Another day I noticed that the pilgrim walking with me reminded me of someone but I couldn’t quite put my finger on who it was. We were having so much fun walking and talking that I forgot about the hunch for the rest of the day. She was funny, forthright, and down to earth. She made me laugh at myself in a “cut the bullshit” kind of way. Later on, I made the connection. She reminded me of my in-law who was about my age when she passed away from a swift-moving cancer.
She and I had never made enough time to see each other. I had regrets about that now. But somehow spending the day with my new Camino friend was like having some of that unstructured time I’d missed with her. It was a healing experience.
In 1996 my brother, my only sibling, died at 35 under sad circumstances. By the time he died, we had not seen each other for a long time, and I had many regrets about our estrangement. Could I have been a better sister? Could we have helped him find his way through addiction and mental illness?
Along the second half of the Camino someone had written Tom Petty lyrics on the backs of traffic signs and mileage markers. Every time I came upon one of these signs I laughed because it was so random: Tom Petty on Spanish traffic signs! Then I remembered that my brother had been a big Tom Petty fan, and he would have laughed with me.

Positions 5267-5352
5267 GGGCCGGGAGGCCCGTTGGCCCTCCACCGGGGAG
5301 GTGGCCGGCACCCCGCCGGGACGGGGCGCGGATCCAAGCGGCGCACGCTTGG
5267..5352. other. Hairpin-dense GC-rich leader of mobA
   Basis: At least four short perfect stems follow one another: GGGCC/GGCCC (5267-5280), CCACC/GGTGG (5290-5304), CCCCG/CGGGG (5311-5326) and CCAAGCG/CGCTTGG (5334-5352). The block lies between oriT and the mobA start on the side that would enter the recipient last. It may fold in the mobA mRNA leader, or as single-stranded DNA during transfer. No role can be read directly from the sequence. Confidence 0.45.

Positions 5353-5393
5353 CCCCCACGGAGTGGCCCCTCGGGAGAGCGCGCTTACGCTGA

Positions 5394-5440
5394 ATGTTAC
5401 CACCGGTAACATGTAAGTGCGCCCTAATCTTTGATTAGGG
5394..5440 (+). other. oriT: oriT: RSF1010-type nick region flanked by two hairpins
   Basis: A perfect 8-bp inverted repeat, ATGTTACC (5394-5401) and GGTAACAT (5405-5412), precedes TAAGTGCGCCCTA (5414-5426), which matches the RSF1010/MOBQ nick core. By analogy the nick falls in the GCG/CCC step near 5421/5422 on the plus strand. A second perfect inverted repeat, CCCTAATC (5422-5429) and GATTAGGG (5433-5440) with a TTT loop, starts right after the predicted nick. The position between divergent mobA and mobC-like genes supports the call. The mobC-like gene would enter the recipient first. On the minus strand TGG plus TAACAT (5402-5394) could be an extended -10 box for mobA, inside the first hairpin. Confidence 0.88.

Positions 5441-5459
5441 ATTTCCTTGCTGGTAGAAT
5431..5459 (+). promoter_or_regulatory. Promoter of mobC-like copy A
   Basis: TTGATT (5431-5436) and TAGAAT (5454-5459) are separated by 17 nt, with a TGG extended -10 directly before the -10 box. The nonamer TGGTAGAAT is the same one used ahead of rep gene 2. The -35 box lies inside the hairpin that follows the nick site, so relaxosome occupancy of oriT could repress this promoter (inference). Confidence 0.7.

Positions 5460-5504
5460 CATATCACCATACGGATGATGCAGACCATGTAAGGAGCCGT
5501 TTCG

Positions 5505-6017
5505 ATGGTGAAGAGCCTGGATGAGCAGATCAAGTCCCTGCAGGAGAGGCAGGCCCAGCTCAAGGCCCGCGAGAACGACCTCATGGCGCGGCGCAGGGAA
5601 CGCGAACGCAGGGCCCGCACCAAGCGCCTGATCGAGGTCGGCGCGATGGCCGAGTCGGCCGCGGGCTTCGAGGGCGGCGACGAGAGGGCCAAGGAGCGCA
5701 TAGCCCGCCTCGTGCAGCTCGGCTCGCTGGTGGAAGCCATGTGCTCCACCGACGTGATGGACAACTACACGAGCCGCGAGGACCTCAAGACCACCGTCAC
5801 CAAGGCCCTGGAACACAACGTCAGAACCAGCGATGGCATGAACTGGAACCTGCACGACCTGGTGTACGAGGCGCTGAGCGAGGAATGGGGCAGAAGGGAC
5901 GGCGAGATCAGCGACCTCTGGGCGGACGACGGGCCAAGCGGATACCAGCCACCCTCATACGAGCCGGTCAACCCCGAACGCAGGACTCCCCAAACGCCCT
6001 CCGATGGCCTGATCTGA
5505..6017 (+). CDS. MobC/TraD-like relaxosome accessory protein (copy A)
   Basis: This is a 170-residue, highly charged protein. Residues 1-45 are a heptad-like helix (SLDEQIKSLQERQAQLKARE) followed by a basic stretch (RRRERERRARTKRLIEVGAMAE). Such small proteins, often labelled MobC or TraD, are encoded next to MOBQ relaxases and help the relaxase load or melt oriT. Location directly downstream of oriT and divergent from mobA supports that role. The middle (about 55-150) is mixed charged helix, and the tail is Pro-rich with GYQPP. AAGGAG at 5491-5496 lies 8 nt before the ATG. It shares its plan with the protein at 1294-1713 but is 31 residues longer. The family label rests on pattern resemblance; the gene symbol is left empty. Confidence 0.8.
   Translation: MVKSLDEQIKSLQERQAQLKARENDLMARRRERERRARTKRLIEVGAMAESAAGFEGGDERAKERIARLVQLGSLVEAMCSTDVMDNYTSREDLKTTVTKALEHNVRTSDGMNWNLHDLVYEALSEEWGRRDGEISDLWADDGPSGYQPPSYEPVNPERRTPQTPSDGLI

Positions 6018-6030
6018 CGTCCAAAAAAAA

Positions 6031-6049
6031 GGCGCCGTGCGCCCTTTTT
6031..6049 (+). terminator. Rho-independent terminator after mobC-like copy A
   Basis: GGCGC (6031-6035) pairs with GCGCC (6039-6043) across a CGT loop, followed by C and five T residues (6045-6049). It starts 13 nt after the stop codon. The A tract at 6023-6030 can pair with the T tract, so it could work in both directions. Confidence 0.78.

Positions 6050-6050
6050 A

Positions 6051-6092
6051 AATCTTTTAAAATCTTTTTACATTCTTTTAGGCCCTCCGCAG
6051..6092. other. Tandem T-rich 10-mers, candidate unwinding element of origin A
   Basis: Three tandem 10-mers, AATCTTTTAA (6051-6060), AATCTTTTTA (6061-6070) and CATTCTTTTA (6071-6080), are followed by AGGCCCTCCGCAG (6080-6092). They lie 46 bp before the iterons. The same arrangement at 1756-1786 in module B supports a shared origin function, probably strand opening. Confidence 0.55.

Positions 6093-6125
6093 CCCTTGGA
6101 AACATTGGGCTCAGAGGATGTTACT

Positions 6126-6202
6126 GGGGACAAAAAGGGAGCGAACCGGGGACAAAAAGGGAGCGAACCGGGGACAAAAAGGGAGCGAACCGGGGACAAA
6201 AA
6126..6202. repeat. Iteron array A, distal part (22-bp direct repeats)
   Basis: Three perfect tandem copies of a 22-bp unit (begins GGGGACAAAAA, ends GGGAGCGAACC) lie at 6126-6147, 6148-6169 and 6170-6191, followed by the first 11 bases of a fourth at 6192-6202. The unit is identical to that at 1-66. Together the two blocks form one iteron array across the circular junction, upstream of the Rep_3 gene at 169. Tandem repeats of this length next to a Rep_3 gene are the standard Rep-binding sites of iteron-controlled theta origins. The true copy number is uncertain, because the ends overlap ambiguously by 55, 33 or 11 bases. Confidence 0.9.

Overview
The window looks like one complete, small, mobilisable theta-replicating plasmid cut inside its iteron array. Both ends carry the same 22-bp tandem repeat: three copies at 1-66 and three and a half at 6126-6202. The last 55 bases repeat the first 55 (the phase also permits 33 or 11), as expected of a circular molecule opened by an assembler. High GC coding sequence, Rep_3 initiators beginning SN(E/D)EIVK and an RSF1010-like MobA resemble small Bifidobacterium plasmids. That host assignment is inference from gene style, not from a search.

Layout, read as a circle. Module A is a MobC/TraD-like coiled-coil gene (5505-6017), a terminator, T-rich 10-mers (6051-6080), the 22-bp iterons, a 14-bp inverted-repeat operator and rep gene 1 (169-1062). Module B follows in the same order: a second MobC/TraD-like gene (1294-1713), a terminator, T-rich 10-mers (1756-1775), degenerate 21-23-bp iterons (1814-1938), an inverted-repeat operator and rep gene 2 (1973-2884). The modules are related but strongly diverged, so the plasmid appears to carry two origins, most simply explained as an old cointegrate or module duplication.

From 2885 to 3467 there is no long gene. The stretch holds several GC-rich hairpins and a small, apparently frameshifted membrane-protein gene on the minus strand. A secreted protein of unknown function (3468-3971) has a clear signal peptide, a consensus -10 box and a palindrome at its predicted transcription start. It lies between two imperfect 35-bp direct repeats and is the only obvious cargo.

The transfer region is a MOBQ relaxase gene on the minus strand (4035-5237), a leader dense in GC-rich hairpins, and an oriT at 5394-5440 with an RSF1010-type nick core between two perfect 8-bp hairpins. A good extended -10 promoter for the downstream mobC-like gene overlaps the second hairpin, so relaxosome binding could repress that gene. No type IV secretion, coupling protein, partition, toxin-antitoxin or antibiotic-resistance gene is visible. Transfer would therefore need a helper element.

Seeing those Tom Petty lyrics gave me an unexpected positive memory of my brother as an adult. We didn’t have many of them, and, I realized that some of that had been my fault. I remembered him in a negative way.
As I walked alone and laughed about the randomness of the Tom Petty lyrics, I felt a sense of comfort surround my troubled relationship with my brother. We had a laugh together that seemed to heal a long held grudge against him that was so tough to live with. I had wanted to let go of it, but I didn’t know how to.